The future of our planet’s environment — and, thus, our species — is facing something of a tipping point as we look forward to the start of the new year in just a few days. Let’s pause and look at a few hopeful signs at the end of 2014. In New York, we’ve seen Gov. Andrew Cuomo listen to his voters — with an assist, perhaps, from low oil prices — and make his state the first in the nation with large energy reserves to ban fracking. That has provided hope and encouragement to anti-fracking activists in other states. At the same time, President Obama and even Pope Francis have vowed that 2015 will finally be the year that the world turns a corner to reduce climate change.
Even in my home state of Louisiana, one of the most oil-friendly destinations around, I’ve watched environmentalism gain a very tentative toehold. In the town of Mandeville across Lake Pontchartrain from New Orleans, citizens have been battling a company’s plan to frack for oil and gas through the highly sensitive aquifer that provides water for much of southern Louisiana. They didn’t win — state regulators in the Jindal administration issued a key approval when most residents were getting ready for the holidays last week. But the state officials also attached environmental safeguards by requiring a wetlands permit, something that never would have happened if citizens had not made their voices heard. This is the direction that grassroots environmentalism is heading as 2014 winds down, and it’s a very positive direction indeed.
But there’s one thing that can trump the will of the people, at least when it comes to politics, and that is the almighty dollar. On the national level, a more conservative Congress has vowed to do more for Big Business, at the expense of a healthy environment. How did those folks get elected, when public concern about problems like fracking and climate change are at an all-time high? The answer is simple: The industry’s billion-dollar profits bought and paid for the government they need:
Taking into account direct contributions to individuals and groups, spending on television ads and lobbying, the energy industry spent more than $721 million during the 2014 election cycle, according to an analysis released Monday by the Center for American Progress.
That analysis — conducted with data from the Center for Responsive Politics and Kantar Media Intelligence — found that the industry as a whole gave $84 million to candidates, political parties and Political Action Committees (PACs), spent $163 million on television ads, and paid nearly $500 million to Washington lobbyists in the two years leading up the elections.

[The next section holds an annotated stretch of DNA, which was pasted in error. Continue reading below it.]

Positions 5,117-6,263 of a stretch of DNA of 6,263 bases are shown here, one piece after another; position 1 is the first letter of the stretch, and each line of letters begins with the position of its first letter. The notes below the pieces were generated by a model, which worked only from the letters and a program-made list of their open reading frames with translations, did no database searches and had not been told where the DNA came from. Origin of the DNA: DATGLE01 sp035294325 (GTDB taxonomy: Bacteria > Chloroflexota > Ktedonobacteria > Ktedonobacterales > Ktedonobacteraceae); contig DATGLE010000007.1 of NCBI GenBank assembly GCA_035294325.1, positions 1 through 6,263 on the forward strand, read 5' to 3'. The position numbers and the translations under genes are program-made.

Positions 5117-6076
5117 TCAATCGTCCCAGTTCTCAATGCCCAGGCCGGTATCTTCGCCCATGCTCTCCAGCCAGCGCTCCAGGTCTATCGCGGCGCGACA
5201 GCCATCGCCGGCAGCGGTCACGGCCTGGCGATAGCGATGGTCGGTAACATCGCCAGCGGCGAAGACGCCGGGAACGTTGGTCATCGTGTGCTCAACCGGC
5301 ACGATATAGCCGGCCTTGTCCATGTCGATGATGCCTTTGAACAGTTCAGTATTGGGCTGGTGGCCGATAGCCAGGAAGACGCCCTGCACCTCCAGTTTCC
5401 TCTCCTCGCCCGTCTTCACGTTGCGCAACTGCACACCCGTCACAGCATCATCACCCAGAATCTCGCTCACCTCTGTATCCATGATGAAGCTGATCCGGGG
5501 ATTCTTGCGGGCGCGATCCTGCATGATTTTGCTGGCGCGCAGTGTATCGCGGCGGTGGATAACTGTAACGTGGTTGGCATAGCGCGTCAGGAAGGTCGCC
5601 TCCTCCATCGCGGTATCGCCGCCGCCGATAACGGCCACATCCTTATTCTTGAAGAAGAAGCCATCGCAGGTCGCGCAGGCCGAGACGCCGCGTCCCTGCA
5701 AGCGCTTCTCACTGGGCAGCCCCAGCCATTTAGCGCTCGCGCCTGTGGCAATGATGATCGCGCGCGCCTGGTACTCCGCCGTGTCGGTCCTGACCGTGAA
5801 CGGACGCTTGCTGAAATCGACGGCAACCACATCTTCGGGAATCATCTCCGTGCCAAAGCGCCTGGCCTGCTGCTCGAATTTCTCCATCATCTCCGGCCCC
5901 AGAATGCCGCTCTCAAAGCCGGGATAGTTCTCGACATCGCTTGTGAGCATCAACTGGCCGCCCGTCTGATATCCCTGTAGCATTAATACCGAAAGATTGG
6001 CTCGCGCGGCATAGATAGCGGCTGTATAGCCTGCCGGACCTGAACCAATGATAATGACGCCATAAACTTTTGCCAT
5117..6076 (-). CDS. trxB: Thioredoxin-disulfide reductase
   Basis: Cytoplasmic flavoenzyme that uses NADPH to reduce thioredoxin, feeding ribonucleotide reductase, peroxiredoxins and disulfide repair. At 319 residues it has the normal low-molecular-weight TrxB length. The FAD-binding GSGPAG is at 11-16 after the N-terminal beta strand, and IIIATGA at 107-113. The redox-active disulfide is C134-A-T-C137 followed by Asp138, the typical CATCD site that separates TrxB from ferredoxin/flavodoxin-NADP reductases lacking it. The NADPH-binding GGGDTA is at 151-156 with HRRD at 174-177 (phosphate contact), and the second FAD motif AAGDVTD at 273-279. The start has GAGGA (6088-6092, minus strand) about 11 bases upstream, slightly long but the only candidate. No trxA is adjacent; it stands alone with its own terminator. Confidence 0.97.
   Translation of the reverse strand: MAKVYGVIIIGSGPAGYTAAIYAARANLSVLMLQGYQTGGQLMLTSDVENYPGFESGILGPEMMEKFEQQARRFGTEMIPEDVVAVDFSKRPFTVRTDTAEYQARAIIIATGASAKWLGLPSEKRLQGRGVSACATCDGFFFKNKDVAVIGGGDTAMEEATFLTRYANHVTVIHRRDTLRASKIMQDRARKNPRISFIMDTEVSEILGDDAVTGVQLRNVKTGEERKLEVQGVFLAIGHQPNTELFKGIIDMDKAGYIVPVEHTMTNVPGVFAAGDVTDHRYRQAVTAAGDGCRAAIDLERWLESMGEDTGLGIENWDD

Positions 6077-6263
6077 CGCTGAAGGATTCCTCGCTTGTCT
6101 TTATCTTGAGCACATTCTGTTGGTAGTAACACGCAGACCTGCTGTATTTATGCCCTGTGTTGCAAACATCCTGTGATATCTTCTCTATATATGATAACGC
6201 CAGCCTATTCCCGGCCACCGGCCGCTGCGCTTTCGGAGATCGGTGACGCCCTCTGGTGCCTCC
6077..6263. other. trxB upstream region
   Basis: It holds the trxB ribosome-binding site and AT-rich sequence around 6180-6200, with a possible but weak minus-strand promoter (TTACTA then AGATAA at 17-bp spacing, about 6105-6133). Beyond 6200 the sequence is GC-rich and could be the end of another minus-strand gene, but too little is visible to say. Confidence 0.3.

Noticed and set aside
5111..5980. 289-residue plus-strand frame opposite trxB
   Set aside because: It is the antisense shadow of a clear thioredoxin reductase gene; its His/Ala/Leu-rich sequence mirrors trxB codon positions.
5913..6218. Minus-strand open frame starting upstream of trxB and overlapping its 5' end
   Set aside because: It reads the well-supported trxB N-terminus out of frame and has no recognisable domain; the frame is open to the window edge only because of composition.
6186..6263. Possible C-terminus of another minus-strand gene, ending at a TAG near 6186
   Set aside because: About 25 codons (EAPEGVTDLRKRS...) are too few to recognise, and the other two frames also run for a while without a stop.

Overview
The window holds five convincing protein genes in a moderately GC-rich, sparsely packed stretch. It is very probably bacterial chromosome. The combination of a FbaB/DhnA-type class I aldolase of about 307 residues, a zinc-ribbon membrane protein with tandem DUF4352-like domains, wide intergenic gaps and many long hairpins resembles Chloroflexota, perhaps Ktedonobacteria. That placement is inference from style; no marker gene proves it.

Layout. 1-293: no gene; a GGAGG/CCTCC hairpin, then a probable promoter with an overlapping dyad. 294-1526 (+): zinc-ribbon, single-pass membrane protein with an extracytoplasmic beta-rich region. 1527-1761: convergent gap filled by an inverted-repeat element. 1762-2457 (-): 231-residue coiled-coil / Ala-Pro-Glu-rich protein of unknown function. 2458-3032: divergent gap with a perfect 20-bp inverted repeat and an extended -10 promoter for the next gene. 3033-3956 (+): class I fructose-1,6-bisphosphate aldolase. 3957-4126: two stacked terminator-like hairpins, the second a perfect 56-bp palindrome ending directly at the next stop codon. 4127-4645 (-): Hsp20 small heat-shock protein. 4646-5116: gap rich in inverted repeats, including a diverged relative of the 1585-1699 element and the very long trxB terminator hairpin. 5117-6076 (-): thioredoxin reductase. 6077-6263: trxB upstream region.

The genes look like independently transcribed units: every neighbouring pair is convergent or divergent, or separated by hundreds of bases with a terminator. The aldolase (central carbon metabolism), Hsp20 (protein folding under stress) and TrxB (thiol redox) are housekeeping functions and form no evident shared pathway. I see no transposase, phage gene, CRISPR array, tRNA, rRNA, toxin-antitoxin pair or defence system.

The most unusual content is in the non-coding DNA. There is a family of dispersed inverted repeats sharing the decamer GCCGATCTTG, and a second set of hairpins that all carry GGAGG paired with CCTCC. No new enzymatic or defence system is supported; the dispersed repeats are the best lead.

Environmental organizations also spent a great deal of money during the 2014 midterm elections. However, the money was spent differently, and altogether amounted to a fraction of energy industry contributions.
According to data from the Center for Responsive Politics, environmental groups spent about $43 million on lobbying, while individual candidates and PACs received a combined $11.7 million since 2012. Unregulated “soft money” contributions made up the bulk of donations, with those groups receiving a combined $87 million from environmentalists. It is unclear how much the environmental movement spent on television ads this year.
The Center For American Progress’ report on fossil fuel industry donations did not include soft money. However, the Center For Responsive Politics estimates the coal, oil and gas, mining, and electric utility industries gave about $55 million in soft money donations since 2012.
In 2014, the oil and gas industry represented the fifth-largest lobbying interest in Washington.
It’s interesting to note that spending by environmentalists did increase in 2014 — helped by a few wealthy donors, like the climate-change activist Tom Steyer. Even so, spending by progressive, eco-friendly groups is a virtual drop in the bucket compared to the amount of campaign cash at the disposal of Big Oil. The truth is that environmentalists will never be able to outspend these large corporations. In the long run, of course, the solution is to ban corporate dollars from U.S. politics. In the short run, though, what matters is for people who care about issues like fracking or climate change is, quite simply, to vote. Your ballot is one of the only things Big Oil can’t buy…yet.
Read the Advocate for the latest on the proposed fracking rig in Mandeville, St. Tammany’s Parish: http://theadvocate.com/news/11158930-171/helis-working-to-clear-next
Here’s the ThinkProgress report on Big Oil’s massive political spending in 2014: http://thinkprogress.org/climate/2014/12/23/3606630/fossil-fuel-spending-midterm-elections/
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